Viewing Glasslip from this perspective is particularly enlightening because, at a superficial level, Glasslip presents itself like any other P.A. Works romantic drama. We have a small group of high school teens—Touko, Yanagi, Sachi, Yukinari, Hiro, and Kakeru—all involved in a weird sort of love triangle in a small seaside town during the summer. The plot unfolds as one might expect it to for a show like this. There are confessions, rejections, passive-aggressive social motions, unspoken understandings, and other the other events that make up the lives of teens coming to end of their high school days and wanting to make the most of their remaining time. Kakeru is even a transfer student. Everything is set up for Glasslip to ride on the power of big emotions and broken hearts, and to conclude with a new kind of peaceful status quo.
However, Glasslip has other plans. Although the plot points that make up the show’s meandering story (and indeed, the story of Glasslip wanders with seeming disregard for traditional pacing), occur as one might expect, co-scriptwriters and collaborators on series composition Junji Nishimura (who also serves as the show’s director) and Rika Sato have constructed a narrative that feels more like a collection of scattered events tied together by common characters and aesthetic motifs. Generally speaking, Glasslip is far more unified as a thematic piece than it is as a narrative one—and whether or not that particular effort winds up as an effective, appealing one depends on the viewer.
This isn’t to say that Glasslip functions only on an aesthetic level and fails at being emotionally resonant or telling its story in an engaging way. Having understood that Glasslip is fundamentally a story about a group of teens coming to terms with the transient nature of their lives in their own ways—that is, experiencing mono no aware for the first time—suddenly their actions shine as desperate (in varying degrees of intensity) attempts to cling to or move away from a life they all gradually understand is moving past them.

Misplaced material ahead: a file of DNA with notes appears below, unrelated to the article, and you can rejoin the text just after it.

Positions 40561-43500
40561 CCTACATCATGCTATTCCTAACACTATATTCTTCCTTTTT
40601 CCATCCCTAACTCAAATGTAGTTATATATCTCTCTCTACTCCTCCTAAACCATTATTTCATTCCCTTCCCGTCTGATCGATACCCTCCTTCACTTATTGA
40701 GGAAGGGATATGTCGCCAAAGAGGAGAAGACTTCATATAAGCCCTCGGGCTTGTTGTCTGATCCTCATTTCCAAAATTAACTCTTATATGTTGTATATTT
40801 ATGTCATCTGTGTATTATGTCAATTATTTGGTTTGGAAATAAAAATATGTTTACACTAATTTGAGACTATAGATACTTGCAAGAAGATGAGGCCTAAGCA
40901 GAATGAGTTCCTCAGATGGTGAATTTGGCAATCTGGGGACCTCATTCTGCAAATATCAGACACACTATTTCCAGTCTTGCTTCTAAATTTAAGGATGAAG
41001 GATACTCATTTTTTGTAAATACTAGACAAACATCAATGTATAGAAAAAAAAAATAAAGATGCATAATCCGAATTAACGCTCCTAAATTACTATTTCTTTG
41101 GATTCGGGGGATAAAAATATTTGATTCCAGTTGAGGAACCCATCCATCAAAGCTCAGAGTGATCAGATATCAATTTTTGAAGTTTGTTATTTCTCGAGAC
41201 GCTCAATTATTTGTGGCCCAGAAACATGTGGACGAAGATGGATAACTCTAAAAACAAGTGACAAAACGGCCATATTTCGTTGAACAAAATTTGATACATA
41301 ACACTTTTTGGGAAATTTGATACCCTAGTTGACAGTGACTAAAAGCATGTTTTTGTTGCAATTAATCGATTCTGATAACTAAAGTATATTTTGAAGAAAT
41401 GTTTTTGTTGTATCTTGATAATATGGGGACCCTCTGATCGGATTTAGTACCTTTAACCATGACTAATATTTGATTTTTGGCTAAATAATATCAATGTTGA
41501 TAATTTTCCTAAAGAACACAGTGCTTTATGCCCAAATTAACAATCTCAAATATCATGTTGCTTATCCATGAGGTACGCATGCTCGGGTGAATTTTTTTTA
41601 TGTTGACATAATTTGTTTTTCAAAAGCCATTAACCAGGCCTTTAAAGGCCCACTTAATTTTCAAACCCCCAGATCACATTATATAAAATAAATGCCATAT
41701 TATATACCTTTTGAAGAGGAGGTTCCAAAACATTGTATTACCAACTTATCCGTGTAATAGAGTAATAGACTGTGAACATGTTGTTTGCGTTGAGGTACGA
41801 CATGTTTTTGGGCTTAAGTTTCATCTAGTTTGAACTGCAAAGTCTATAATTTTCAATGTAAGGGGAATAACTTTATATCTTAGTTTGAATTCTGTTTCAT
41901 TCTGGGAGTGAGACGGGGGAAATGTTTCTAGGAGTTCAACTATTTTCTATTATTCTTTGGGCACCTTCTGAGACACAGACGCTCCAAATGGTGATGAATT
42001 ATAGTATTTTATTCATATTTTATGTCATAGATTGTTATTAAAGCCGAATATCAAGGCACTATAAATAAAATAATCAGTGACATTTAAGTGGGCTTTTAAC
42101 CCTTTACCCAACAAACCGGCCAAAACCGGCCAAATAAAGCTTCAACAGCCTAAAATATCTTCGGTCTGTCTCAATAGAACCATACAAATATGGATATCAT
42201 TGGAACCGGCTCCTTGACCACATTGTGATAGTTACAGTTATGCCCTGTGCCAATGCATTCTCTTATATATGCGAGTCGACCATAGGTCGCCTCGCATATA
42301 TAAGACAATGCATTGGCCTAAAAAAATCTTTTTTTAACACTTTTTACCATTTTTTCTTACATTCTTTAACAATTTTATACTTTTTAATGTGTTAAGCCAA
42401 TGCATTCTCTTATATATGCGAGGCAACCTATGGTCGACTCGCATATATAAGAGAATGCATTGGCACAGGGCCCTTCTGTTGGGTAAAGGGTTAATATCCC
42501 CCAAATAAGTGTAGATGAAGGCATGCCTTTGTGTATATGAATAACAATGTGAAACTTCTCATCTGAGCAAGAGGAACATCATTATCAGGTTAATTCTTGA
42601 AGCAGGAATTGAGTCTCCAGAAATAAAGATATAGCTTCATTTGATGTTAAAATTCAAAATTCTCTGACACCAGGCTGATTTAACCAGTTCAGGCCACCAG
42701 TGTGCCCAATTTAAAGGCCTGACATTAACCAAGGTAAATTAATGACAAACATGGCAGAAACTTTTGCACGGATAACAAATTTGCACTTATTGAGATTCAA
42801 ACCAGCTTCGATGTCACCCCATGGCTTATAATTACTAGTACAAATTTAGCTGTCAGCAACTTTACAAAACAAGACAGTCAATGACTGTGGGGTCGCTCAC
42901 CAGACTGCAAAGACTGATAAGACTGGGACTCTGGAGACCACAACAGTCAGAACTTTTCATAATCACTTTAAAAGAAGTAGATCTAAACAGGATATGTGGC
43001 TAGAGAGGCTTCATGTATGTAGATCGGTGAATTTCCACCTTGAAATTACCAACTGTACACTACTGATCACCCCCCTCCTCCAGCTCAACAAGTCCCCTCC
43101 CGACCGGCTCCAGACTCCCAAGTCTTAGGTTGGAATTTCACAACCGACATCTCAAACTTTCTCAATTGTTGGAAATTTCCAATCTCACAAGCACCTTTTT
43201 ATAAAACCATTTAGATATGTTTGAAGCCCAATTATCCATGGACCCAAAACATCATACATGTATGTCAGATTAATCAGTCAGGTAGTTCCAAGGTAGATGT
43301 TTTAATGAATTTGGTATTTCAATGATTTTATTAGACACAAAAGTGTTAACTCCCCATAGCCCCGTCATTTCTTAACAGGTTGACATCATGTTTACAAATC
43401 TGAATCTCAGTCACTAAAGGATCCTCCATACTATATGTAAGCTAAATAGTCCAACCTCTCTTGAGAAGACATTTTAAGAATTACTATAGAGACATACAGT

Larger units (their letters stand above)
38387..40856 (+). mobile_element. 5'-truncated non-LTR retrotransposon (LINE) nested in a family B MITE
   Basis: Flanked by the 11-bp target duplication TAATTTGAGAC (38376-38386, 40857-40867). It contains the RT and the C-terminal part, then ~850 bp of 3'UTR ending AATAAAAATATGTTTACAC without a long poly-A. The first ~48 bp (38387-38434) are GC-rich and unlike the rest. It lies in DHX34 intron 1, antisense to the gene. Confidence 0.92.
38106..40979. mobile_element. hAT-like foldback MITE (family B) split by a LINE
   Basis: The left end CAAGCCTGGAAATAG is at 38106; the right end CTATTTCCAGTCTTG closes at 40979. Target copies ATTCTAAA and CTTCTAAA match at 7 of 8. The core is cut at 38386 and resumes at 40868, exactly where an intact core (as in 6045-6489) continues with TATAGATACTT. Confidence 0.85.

Again, the efficacy of all of this will greatly depend on the viewer. But in the end, I think Glasslip deserves to be seen as it is, and not as it may be expected to be. This is an exploration of a philosophical idea, of a human condition first, but it is not romantic drama about teenagers second. The two are inextricably linked, and to expect Glasslip to conform solely to the conventions of the latter is, I think, unfair to the show. To compartmentalize Glasslip into a show about mono no aware and a romance is to strip both elements of the companion element that serves to help the other articulate itself. It is a romance told through mono no aware, it is mono no aware seen through romance.
None of this is a guarantee of quality, of course. Those seeking only a love triangle will likely come away disappointed. Those wanting aesthetic free of the trappings teenage angst best look elsewhere. For those that remain, Glasslip is a beautiful contemplation of the wonders (and melancholy) of growing older and understanding that the world will never remain the same.
I love Glasslip. It’s unlike anything else I’ve seen, and its numerous strengths in expressing its core theme make for a show that’s fascinating to watch. It’s not a show that I’d recommend to everyone, but for those who are looking for what Glasslip is offering, you won’t be let down.
Japanese 2.0; English subtitles; Clean Opening Animation; Clean Closing Animation.
Content Grade: A
Audio Grade: A
Video Grade: B
Packaging Grade: B
Menu Grade: B–
Extras Grade: C
Released By: Sentai Filmworks
Release Date: November 3rd, 2015
Running Time: 325 minutes
Video Encoding: 480i/p MPEG-2
Aspect Ratio: 1.78:1 Anamorphic Widescreen
Insignia NS-32D511NA15 32″ LED 1080P HDTV and Samsung BD-H6500 HDTV Blu-ray player (2014 model) via HDMI set to 1080p.